The justification of court decisions is regarded as a key element of the right to a fair trial. In Turkey, this right is protected by the European Convention on Human Rights, as well as the Turkish Constitution, the Code of Civil Procedure and Supreme Court precedents. However, in practice, judgments are sometimes made without providing any justification as to why the parties' claims and evidence were not taken into account.
When the new Code of Civil Procedure was enacted in 2011, it introduced a new case type to Turkish litigation where plaintiffs file an action for receivables for an unquantified amount that is left to the courts to determine subject to dispute. This innovation in the litigation procedure raises questions regarding the instances in which plaintiffs should be deemed unable to calculate the size of their claims and what the courts should do when the receivables or damages are quantifiable.
Parties that failed to comply with an interim injunction or that violated an injunction previously faced one to six months' imprisonment. However, the Constitutional Court recently annulled this provision due to its lack of clear regulation and legal remedies. The changes will enter into force nine months after their publication in the Official Gazette and are final and binding on legislative, executive and judicial bodies, administrative authorities and real and legal entities.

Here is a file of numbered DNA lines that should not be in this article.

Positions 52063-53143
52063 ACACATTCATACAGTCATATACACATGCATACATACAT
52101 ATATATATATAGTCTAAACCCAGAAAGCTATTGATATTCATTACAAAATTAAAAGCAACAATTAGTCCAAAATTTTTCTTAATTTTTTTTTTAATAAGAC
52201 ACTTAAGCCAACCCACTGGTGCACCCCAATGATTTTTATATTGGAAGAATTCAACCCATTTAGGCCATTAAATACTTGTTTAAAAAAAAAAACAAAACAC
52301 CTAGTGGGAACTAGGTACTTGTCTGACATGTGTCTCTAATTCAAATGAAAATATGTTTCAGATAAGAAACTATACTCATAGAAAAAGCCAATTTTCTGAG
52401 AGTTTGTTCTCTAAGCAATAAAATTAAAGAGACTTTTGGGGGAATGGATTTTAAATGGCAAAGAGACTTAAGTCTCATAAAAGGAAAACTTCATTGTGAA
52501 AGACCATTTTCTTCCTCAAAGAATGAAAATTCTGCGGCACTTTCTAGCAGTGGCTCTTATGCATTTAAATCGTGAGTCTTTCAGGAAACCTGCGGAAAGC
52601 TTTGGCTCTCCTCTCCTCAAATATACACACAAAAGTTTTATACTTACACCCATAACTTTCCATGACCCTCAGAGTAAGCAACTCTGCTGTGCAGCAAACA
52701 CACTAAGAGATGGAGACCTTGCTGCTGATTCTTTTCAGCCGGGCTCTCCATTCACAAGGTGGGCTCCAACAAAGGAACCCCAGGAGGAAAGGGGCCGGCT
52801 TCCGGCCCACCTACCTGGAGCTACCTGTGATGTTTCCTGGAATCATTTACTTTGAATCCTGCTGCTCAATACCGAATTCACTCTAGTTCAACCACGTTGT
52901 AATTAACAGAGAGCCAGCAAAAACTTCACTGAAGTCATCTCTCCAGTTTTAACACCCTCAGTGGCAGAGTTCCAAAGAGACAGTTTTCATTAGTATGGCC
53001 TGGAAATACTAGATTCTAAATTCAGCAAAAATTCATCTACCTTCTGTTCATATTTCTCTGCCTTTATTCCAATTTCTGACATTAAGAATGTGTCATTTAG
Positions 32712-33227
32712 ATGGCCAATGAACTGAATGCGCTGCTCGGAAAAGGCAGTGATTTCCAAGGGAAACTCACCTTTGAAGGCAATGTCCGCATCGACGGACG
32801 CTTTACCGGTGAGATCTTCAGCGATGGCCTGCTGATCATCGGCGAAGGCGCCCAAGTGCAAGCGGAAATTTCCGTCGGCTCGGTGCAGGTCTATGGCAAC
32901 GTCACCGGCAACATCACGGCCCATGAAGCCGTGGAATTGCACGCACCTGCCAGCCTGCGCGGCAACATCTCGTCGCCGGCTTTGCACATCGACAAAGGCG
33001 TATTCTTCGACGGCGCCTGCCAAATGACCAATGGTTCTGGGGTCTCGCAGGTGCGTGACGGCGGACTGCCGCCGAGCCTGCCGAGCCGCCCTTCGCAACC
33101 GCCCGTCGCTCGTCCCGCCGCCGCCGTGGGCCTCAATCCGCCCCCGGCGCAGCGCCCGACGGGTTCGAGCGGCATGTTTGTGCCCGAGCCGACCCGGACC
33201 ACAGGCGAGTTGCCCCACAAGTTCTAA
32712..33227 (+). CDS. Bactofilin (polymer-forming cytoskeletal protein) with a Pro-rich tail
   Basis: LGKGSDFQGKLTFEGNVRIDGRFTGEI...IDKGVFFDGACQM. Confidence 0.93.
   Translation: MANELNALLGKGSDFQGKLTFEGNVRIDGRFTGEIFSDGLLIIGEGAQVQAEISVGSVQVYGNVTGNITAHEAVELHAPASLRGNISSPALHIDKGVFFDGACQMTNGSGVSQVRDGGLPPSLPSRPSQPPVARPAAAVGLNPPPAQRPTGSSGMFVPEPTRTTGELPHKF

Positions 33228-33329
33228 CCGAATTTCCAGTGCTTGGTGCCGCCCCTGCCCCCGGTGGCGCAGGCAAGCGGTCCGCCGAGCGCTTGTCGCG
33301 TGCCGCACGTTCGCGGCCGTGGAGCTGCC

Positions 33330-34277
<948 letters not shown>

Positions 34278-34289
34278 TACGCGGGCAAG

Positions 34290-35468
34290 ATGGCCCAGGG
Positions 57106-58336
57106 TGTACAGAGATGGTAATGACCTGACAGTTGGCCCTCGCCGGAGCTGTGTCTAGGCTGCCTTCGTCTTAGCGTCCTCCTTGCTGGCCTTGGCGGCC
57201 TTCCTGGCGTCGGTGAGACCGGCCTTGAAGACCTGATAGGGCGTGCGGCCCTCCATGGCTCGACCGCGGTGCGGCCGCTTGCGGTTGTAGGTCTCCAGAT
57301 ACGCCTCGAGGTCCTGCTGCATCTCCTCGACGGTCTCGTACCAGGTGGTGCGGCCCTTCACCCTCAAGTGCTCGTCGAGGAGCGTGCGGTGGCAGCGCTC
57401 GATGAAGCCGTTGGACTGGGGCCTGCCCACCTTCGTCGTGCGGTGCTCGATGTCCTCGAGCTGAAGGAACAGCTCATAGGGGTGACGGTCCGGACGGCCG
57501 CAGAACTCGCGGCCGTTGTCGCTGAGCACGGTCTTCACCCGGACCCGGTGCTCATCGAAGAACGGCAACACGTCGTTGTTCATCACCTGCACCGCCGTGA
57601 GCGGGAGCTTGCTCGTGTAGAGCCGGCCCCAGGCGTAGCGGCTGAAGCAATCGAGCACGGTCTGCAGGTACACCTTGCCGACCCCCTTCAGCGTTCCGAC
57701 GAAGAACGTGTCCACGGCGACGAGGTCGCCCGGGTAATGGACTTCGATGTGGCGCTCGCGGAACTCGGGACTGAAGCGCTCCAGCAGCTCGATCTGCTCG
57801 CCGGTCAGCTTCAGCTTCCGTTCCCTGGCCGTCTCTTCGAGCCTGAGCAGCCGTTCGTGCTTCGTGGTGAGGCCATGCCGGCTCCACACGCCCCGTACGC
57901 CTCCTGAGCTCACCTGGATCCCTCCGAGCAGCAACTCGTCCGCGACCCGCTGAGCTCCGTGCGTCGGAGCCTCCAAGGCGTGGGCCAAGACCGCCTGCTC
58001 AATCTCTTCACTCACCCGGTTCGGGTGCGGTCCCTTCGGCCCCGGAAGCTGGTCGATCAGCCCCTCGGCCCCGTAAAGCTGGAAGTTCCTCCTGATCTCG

Turkey has recently faced higher currency exchange rates, which has raised the question of whether this increase constitutes a change in circumstances that affects the fulfilment of contractual obligations. As there is no settled Supreme Court precedent regarding whether a fluctuation in currency exchange rates requires the adaptation of contracts, first-instance courts will need to examine the circumstances of each case.
Since 2012, individuals in Turkey have been able to make individual complaint applications to the Constitutional Court claiming that the state has violated their fundamental constitutional rights (or rights under the European Human Rights Convention) through its acts or omissions. One of the most common claims is that the state has violated an individual's right to a fair trial by failing to meet the reasonable time requirement and concluding criminal cases over long periods, in some cases more than 10 years.